"Ramazan is surely a blessed month," Dashti said. "As dinner is the only thing we pay for this month, this saves us a lot of money." He told Kolachi that he faces financial hardships throughout the year but the coming of the holy month brings with it the blessings of God, especially if one happens to be in this metropolis. "The people of Karachi are generous and one gets to see this generosity in Ramazan," he says. "There is no better place than Karachi in the month of fasting."
Dashtiís luxuries during Ramazan do not end here. He also occasionally receives food from his neighbours. "Two kind women from next door send us sweets and cholay after Iftar. I will always remain grateful to them as I like sweets a lot," he says.
However, Dashti, a student of political science, misses those several cups of tea that he would order for himself and his friends at a tea cafť in his neighbourhood while he would go on talking about Voltaire and Rousseau. "Itís true that I miss those gatherings but am happy since it saves me lots of money." he said.
Apart from buying books, Dashti purchases gifts for his nephews and nieces with the spare money and pays for his travel expenses when he leaves for his home town a few days before Eid. "Unlike this Eid, I usually miss spending Bakr Eid with my family as I canít afford to go on that occasion," he says. "I truly wish that there were some more Ramazans in the year."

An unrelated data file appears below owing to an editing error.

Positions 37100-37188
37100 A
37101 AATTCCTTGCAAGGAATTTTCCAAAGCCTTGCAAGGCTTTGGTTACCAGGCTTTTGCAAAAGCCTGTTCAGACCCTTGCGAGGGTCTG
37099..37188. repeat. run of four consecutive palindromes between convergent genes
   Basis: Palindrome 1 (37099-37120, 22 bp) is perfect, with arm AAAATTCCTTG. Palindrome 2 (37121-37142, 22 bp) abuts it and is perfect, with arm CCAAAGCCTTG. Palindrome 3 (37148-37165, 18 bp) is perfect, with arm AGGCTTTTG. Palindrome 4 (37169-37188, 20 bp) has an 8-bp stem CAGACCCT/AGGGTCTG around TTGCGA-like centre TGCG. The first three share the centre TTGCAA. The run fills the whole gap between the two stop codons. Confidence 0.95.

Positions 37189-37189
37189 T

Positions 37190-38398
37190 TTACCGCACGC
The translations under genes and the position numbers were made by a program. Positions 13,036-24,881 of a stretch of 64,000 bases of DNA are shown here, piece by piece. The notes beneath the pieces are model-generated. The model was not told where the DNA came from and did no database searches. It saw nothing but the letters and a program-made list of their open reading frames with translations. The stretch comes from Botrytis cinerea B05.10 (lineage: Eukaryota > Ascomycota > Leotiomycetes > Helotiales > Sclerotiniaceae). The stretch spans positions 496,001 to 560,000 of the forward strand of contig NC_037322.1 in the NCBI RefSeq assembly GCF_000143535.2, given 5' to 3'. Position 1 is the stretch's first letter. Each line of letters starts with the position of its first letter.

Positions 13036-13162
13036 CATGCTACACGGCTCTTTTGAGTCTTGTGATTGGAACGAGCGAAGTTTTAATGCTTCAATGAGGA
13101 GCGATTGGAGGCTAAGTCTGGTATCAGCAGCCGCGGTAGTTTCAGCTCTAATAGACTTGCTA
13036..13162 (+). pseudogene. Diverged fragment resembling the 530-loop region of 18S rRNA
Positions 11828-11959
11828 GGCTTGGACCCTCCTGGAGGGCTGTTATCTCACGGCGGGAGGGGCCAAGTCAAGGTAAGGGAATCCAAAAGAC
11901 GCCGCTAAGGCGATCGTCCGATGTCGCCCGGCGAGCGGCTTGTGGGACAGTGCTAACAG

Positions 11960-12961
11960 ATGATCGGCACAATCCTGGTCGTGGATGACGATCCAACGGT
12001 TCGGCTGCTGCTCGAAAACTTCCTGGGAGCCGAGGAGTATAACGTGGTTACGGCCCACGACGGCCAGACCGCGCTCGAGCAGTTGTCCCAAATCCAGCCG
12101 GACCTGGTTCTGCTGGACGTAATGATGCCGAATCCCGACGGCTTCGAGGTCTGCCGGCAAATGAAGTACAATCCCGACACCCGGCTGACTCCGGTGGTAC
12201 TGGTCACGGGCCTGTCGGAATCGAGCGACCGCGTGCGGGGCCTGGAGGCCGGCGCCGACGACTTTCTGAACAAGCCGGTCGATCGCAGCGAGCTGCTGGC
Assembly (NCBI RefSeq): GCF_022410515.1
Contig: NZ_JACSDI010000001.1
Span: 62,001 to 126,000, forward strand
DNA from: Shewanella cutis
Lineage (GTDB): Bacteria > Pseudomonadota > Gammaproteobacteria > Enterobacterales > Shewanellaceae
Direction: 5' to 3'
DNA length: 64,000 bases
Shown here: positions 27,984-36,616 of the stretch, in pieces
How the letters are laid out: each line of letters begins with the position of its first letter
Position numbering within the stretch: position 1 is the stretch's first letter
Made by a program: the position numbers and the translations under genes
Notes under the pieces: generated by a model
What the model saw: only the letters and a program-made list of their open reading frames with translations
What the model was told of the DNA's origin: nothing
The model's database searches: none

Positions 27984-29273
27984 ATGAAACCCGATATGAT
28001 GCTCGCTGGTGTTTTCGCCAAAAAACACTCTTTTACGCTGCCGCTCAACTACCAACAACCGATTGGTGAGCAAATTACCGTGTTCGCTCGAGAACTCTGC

Amar Gul, lecturer in a government college
Amar Gul, a teacher at a government college, says he finds it hard to manage financially during Ramazan. He earns 20,000 rupees a month and this sum has not been enough during previous holy months.
"Though I live in a joint family setting, I face difficulties as the prices of commodities rise this month," he said. "And the month is followed by Eid, for which my kids need new clothes."
Gulís expenses increase by 50 per cent in Ramazan. However, he is happy that he does not spend much on his person during the holy month. "I donít have to eat gutka," he says. "I donít go out so often and this helps me in managing the money for the family."
However, he expects trouble this month as he fears that prices of commodities will further rise due to the floods in the country. "There will certainly be a shortage of commodities," he predicts. "The devastating floods have destroyed crops and orchards across the country and this will result in a shortage of vegetable and fruits."
This does not mean that Gul will not enjoy the holy month. According to him, there is a joy in spending money on things his family eats at Iftari and Sehri. He rejoices when he sees the light in his childrenís eyes while they sit in front of the food he buys for them at the time of Iftari while they wait for the Azan. "The joy is worth the money," the teacher says.
Meanwhile, Gul regrets that he is not a teacher of economics who could give his family more in the month of fasting. He urges his children as well as students to fast and spend as little money as possible. "The less one spends in Ramazan the more they have in hand to prepare for and enjoy at Eid," he says. He loves Eids and the festivities they bring with them. Moreover, he becomes the happiest person in the world during the last days of Ramazan when he has successfully managed his finances for the month and is ready for Eid. "Most people wish that Eid comes as soon as possible but no one accepts it," he laughs.
Mrs Parveen, wife of Sikandar Sultan, Managing Director/Founder Shan Foods